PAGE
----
I think Booklist captures the pros and cons of this series well.  As noted, the overall plot is of course ridiculous – as any conspiracy that purports to explain the history of the universe and involves mankind being kept in the dark for millenia is bound to be.  And the books have the feel more of large chapter books rather than stand alone novels.

But once you plunge into them and accept these limits they are really great entertainment.  You are just focused on the characters – the reoccurring ones and the ones that Scott keeps blending in – and the race to capture Flamel and the twins.  Scott keeps enough murkey that there is good tension – wondering where everyone’s loyalty lies and what trap might be sprung when you aren’t looking.

Scott has taken a clever hook and managed to keep both the pace and the interest in the characters and the larger story line over the course of a number of large books.  That is not as easy as it looks.  It would have been easy for the creativity to dry up and the story to bog down – or for the reader to get tired of the chase – but I found myself furtively reading every chance I get to find out what was going to happen next and to find some clues about the larger mystery at the heart of the battle for the fate of earth.

But at its most basic it is really just a good fantasy action adventure story.  Interesting good guys and bad guys – and somewhere in between – battling it out across the world using magical powers and the knowledge gained from immortality.  Basic stuff: good versus evil on an epic scale.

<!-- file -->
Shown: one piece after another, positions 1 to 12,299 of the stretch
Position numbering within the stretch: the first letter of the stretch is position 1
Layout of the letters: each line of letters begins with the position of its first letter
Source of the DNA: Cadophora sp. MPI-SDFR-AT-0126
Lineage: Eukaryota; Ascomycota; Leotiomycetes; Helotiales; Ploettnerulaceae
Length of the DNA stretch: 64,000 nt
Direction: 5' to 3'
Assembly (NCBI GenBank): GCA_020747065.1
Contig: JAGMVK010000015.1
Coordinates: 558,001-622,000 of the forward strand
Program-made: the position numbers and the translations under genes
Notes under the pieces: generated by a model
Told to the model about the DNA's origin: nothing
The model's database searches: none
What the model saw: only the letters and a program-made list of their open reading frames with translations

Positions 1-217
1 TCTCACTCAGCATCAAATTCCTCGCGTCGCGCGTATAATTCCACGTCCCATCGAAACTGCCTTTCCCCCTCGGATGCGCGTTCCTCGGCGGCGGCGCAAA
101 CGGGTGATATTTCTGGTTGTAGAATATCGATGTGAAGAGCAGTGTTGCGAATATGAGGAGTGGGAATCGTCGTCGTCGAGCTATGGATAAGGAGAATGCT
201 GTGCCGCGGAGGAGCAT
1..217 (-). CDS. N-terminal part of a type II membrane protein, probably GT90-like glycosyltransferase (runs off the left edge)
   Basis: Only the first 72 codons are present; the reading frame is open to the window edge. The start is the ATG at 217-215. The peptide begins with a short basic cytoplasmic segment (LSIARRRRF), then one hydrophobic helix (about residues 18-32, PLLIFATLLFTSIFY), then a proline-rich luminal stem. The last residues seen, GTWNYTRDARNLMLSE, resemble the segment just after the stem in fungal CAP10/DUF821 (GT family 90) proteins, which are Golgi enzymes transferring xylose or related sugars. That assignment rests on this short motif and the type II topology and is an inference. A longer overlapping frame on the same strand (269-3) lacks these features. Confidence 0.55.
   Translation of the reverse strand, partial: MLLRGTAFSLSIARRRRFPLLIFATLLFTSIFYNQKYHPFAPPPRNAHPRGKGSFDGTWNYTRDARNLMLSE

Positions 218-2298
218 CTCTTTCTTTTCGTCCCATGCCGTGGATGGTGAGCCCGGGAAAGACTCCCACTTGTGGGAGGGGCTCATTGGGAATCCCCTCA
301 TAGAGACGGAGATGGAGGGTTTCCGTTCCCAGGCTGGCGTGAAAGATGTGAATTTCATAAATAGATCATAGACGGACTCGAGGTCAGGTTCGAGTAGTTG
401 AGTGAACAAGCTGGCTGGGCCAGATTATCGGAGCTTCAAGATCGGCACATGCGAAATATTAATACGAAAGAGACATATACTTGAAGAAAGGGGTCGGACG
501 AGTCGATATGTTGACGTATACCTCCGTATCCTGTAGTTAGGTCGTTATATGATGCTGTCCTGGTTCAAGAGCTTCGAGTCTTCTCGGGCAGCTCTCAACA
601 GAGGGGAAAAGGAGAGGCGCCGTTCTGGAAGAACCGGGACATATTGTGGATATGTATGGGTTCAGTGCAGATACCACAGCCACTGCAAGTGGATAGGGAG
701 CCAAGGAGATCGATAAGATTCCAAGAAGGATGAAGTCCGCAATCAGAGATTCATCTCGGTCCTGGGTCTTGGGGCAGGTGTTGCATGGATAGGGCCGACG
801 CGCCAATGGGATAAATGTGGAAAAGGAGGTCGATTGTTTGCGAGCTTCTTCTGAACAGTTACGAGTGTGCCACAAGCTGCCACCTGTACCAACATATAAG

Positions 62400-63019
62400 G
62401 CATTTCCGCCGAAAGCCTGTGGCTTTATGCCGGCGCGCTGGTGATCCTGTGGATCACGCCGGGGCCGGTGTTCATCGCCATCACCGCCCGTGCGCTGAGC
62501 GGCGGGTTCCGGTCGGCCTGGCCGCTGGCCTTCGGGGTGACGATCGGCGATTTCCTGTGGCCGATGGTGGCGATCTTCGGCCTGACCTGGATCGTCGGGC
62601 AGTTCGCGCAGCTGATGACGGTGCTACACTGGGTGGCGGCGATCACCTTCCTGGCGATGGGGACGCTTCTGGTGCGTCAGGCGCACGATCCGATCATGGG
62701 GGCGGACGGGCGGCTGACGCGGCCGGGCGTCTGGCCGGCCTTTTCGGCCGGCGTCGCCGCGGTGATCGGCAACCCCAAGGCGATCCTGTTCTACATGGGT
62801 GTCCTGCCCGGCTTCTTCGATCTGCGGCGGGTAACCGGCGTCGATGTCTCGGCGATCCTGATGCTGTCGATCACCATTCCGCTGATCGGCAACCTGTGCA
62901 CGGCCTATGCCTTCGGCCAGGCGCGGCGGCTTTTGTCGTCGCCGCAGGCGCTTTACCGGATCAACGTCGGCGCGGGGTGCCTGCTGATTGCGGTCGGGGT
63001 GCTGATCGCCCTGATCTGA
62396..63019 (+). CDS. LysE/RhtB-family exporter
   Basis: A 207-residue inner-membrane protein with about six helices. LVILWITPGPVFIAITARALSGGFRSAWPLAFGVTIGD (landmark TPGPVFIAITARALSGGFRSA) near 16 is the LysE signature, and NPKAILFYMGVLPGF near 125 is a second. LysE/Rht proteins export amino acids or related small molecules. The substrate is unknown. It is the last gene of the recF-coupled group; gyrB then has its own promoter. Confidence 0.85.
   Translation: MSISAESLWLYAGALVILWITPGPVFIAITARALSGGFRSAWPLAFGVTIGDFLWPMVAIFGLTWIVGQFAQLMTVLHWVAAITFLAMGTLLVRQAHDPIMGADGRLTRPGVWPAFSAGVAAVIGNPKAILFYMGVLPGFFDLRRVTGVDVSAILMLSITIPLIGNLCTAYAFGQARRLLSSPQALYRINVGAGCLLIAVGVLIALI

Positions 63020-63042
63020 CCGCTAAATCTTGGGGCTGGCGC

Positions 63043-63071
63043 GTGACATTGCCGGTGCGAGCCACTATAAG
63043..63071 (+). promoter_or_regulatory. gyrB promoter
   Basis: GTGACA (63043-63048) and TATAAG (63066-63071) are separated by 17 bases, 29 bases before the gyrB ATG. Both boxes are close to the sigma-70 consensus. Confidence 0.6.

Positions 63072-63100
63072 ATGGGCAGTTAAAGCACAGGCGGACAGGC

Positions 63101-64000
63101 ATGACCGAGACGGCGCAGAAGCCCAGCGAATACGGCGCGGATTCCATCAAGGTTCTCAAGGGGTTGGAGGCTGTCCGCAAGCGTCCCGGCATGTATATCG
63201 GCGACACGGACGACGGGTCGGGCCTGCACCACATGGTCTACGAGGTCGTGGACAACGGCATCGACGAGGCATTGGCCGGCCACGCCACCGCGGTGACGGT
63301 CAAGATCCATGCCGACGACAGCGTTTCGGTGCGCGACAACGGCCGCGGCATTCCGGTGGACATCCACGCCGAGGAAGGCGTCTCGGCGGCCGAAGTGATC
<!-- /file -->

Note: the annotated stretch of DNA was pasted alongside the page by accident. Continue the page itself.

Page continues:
My wife and I have both now plowed through the series and are annoyed we have to wait until May 2010 for the next book.  So if you haven’t yet discovered it, I recommend the series for those that love fantasy action adventures (young or old).

For more information also see the Random House site.

Note to authors and publicists: giving away the first book in order to entice readers to read and purchase the whole series works.  This is exactly how I came to be a fan.  Free Kindle version of the first book led me to buy the next book.

The Night Tourist by Katherine Marsh

The Night Tourist by Katherine Marsh is in the sweet spot of my reading choices these days: YA fantasy with mythological theme.  So when I saw it at a local Borders store for a couple of bucks I picked it up.

Here is the publisher’s blurb that grabbed my attention:

Jack Perdu, a shy, ninth grade classics prodigy lives with father on the Yale University campus. Smart and introverted, Jack spends most of his time alone, his nose buried in a book. But when Jack suffers a near fatal accident, his life is forever changed.

His father sends him to a mysterious doctor in New York City–a place Jack hasn’t been since his mother died there eight years ago. While in the city, Jack meets Euri, a young girl who offers to show him the secrets of Grand Central Station. Here, Jack discovers New York’s Underworld, a place where those who died in the city reside until they are ready to move on. This, Jack believes, is a chance to see his mother again. But as secrets about Euri’s past are revealed, so are the true reasons for Jack’s visit to the Underworld.

Having read it this week I have to say it met my expectations. It mixed adventure, mystery and the history and landscape of New York City with mythology to create an intelligent and engaging story.